It’s somewhat surprising that Yale rated so highly. So many people complain that Yale students aren’t very good at legal practice, despite their theoretical strengths.

Still, it’s Yale, so we’re talking “mild surprise” as opposed to “galloping shock.”

Anyway, unlike so many rankings, Avvo also released the figures of the five worst law schools in terms of the ratings of their alumni.

See the worst, after the jump.

double red triangle arrows Continue reading “Top Law Schools Based On Top Lawyers”

Women lawyers pay.JPGWhenever we do a post on gender inequality in the legal profession, some readers insist on finding arguments to make the income gap “acceptable.”

Another survey was released yesterday, this time from the National Association of Women Lawyers, that shows pay and promotion inequality is still the norm.

The WSJ Law Blog puts the facts plainly:

There is also a considerable pay gap. At 99% of the firms, the top-paid partner is a man; on average, male equity partners earn more than $87,000 annually than female equity partners. (Fifty-nine firms in the AmLaw 200 reported compensation data.)

Can you imagine what those numbers would look like if the other 141 AmLaw 200 firms had bothered to report their compensation data?

The survey itself deals straight-away with one of more common justifications for continued inequality:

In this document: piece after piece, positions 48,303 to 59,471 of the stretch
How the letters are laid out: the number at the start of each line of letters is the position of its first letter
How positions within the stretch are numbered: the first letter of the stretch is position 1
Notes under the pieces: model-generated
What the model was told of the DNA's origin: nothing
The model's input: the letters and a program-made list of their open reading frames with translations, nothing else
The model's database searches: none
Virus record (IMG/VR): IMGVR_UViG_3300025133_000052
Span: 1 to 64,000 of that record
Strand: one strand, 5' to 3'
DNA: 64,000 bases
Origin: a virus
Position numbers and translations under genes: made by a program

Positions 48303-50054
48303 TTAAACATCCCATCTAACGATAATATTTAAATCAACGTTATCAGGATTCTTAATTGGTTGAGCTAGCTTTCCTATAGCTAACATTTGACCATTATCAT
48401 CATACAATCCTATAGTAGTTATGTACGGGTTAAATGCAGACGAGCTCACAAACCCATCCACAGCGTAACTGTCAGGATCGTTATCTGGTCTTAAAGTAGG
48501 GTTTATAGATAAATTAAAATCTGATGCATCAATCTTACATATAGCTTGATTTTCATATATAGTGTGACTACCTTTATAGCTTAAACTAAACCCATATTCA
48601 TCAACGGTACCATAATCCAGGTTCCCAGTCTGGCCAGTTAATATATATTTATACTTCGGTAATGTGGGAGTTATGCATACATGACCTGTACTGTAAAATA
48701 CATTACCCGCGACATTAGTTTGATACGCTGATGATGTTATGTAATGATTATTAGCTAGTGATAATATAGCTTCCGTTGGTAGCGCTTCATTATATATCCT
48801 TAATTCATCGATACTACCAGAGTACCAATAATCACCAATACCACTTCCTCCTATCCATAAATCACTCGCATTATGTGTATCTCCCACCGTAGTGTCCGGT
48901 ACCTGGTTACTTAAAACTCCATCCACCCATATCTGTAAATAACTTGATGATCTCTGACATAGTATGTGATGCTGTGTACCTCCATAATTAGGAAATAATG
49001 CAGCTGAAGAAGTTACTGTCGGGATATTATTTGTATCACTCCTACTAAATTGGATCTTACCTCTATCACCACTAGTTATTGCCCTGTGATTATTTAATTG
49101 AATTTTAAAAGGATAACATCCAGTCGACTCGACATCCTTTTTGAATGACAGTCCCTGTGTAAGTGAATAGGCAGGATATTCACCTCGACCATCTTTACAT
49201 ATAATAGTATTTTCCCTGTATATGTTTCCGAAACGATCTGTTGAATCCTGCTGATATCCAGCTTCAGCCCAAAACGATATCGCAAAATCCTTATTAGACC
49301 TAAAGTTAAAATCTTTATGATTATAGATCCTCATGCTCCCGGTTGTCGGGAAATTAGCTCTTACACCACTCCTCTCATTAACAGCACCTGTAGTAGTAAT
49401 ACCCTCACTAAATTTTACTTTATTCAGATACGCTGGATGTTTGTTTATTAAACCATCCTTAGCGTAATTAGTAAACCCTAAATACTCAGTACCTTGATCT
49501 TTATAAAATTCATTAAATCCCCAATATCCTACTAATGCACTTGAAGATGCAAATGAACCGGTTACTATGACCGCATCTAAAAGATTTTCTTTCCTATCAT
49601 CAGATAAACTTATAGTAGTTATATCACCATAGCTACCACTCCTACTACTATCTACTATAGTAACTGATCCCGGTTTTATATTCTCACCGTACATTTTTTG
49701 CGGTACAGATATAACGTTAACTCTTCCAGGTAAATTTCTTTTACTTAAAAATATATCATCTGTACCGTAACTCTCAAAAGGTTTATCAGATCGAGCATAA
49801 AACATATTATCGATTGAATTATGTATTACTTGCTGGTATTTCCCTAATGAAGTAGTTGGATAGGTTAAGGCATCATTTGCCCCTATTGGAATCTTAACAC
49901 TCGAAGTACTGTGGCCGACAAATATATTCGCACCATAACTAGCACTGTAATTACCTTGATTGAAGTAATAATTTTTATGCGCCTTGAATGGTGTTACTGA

In spite of more than two decades in which women have graduated from law schools and started careers in private practice at about the same rate as men, women continue to be markedly underrepresented in the leadership ranks of firms. Women lawyers account for fewer than 16% of equity partners, those lawyers who hold an ownership interest in their firms and occupy the most prestigious, powerful and best‐paid positions. The average firm’s highest governing committee counts women as only 15% of its members – and 15% of the nation’s largest firms have no women at all on their governing committees. Only about 6% of law firm managing partners are women.

Let me access my inner Joe Biden and repeat that: two decades, starting careers in at the same rate as men, 16% of equity partners.

More survey results after the jump.

double red triangle arrows Continue reading “More Evidence of Sexism in the Legal Community”